Judge Says Video Games Can Use Sports Stars Likenesses

from the protected-by-the-first-amendment dept

Earlier court rulings have found that sports leagues cannot stop videos games from using player stats, since that’s factual information. But, what about player likenesses? Many had assumed that was still forbidden without a license, but a new court ruling has found otherwise. Former football player Jim Brown had sued EA, claiming the use of his likeness violated his rights, but a district court judge has dismissed the case, saying that video games are “expressive works, akin to an expressive painting that depicts celebrity athletes of past and present in a realistic sporting environment,” and thus are protected by the First Amendment. The case will almost certainly be appealed, but for now, it’s a big win for video game makers and their ability to use player likenesses in their games without licensing them first.

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Companies: ea

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Comments on “Judge Says Video Games Can Use Sports Stars Likenesses”

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MBraedley (profile) says:

What about the UFC games? Didn’t the owner say he would kick out anyone who had their likeness in the game? Or maybe he was a little more precise and said licensed their likeness.

I also assume there’ll be international issues to deal with as well, since most NFL players are American, whereas in the NHL and MLB, you have a significant number of players from other countries. What happens if an individuals right to their likeness (whatever that means) in their country trumps an equivalent to the first amendment?

Anonymous Coward says:

Don't think so

It should win on appeal. At least as presented in the summary, this really doesn’t seem fair.

The image of a celebrity is a large part of their “product”. Andy Warhol demonstrated this point (to his credit).

Coming up with a game concept may be artistic (although, the concept of “sports games” can not in any way still be regarded as artistic. It’s been done => not art. Art is novel, that’s why we value it and protect it’s representative output through copyright).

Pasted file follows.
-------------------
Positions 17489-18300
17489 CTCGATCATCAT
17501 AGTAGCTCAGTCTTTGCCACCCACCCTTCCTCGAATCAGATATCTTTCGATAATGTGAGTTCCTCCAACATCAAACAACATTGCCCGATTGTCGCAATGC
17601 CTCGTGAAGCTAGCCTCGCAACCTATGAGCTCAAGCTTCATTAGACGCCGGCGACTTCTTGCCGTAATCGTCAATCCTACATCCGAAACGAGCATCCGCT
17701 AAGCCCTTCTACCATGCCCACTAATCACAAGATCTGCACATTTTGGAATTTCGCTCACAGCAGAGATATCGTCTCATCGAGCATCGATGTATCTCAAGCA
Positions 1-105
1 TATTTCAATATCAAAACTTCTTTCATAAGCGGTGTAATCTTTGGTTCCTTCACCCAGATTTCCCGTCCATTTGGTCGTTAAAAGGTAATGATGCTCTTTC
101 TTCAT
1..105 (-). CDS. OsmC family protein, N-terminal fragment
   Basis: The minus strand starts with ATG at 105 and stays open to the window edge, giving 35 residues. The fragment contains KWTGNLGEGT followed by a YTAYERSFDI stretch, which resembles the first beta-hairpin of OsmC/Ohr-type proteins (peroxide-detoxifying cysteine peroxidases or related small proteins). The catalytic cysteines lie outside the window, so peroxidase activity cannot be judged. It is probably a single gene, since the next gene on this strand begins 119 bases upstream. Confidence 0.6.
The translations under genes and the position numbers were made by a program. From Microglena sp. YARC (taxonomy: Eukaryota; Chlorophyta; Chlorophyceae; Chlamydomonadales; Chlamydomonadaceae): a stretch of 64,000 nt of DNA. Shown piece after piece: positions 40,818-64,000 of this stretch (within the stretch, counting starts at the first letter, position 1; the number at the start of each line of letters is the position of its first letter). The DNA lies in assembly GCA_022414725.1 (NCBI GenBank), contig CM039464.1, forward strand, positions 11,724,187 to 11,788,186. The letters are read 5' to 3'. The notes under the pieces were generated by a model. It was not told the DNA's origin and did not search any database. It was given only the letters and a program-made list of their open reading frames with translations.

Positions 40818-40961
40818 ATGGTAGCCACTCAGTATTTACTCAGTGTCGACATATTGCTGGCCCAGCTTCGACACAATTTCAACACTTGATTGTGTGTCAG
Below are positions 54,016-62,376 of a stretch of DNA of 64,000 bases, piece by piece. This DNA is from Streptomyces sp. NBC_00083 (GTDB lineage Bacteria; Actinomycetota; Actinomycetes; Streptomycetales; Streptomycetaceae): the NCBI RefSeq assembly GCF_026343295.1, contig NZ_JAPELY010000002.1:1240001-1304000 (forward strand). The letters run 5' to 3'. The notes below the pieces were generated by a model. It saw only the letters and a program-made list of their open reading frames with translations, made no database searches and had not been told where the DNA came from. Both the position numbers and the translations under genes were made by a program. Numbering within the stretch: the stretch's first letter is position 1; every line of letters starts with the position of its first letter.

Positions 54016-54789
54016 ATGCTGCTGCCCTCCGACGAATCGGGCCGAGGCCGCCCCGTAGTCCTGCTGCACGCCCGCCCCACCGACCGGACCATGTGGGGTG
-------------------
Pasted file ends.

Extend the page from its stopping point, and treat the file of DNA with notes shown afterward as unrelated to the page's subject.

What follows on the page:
Making a game is more of a craftsmanship. Not to say their isn’t art in craft. But if you’re repeating it, it’s no longer art. Art was when someone came up with a novel technique in the craft. A cool “hack” is art. But once it’s reused, it’s not art any more.

Packaging a game for mass market is not artistic. It’s a business. Again, an initial business concept may have been “art”. But these days, making a sports themed video game and packaging it up for the mass retail market doesn’t even come close to art.

Anonymous Coward says:

Re: Don't think so

“The most important thing in art is the frame. For painting: literally; for other arts: figuratively – because, without this humble appliance, you can’t know where The Art stops and The Real World begins. You have to put a “box” around it because otherwise, what is that shit on the wall?”
Frank Zappa

“Art is making something out of nothing and selling it.”
Frank Zappa

Ahhh, Frank knew. AC please try better. Start with ‘credible’ and then move onto ‘bullshit’. When you start with ‘bullshit’ you’re just a joke.

MCR says:

Current Stars

Current, and even some past players, are licensed through the league itself and the players respective unions. EA has to get these licenses in order to use the team franchises (ie what’s the point in having Peyton Manning’s likeness if he’s not playing for the Colts).

Only players not represented by the Union, or players who expressly request their actual name be left out of said game (think MJ in the old NBA live franchise) can avoid being in the game. This court ruling sounds like it overrides the likeness aspect, but I’m still pretty sure they couldn’t use the players name (as most famous athletes name’s are TM’d)

ajgajg1134 (profile) says:

Finally video games triumph, but hopefully no longer

I completely agree with the ruling in this case, and feel that this will be a great win for almost the entire video game industry. However, the video game industry itself has some problems. DRM? I mean COME ON! I just wish they could do what Techdirt is almost always recommending to the music industry.

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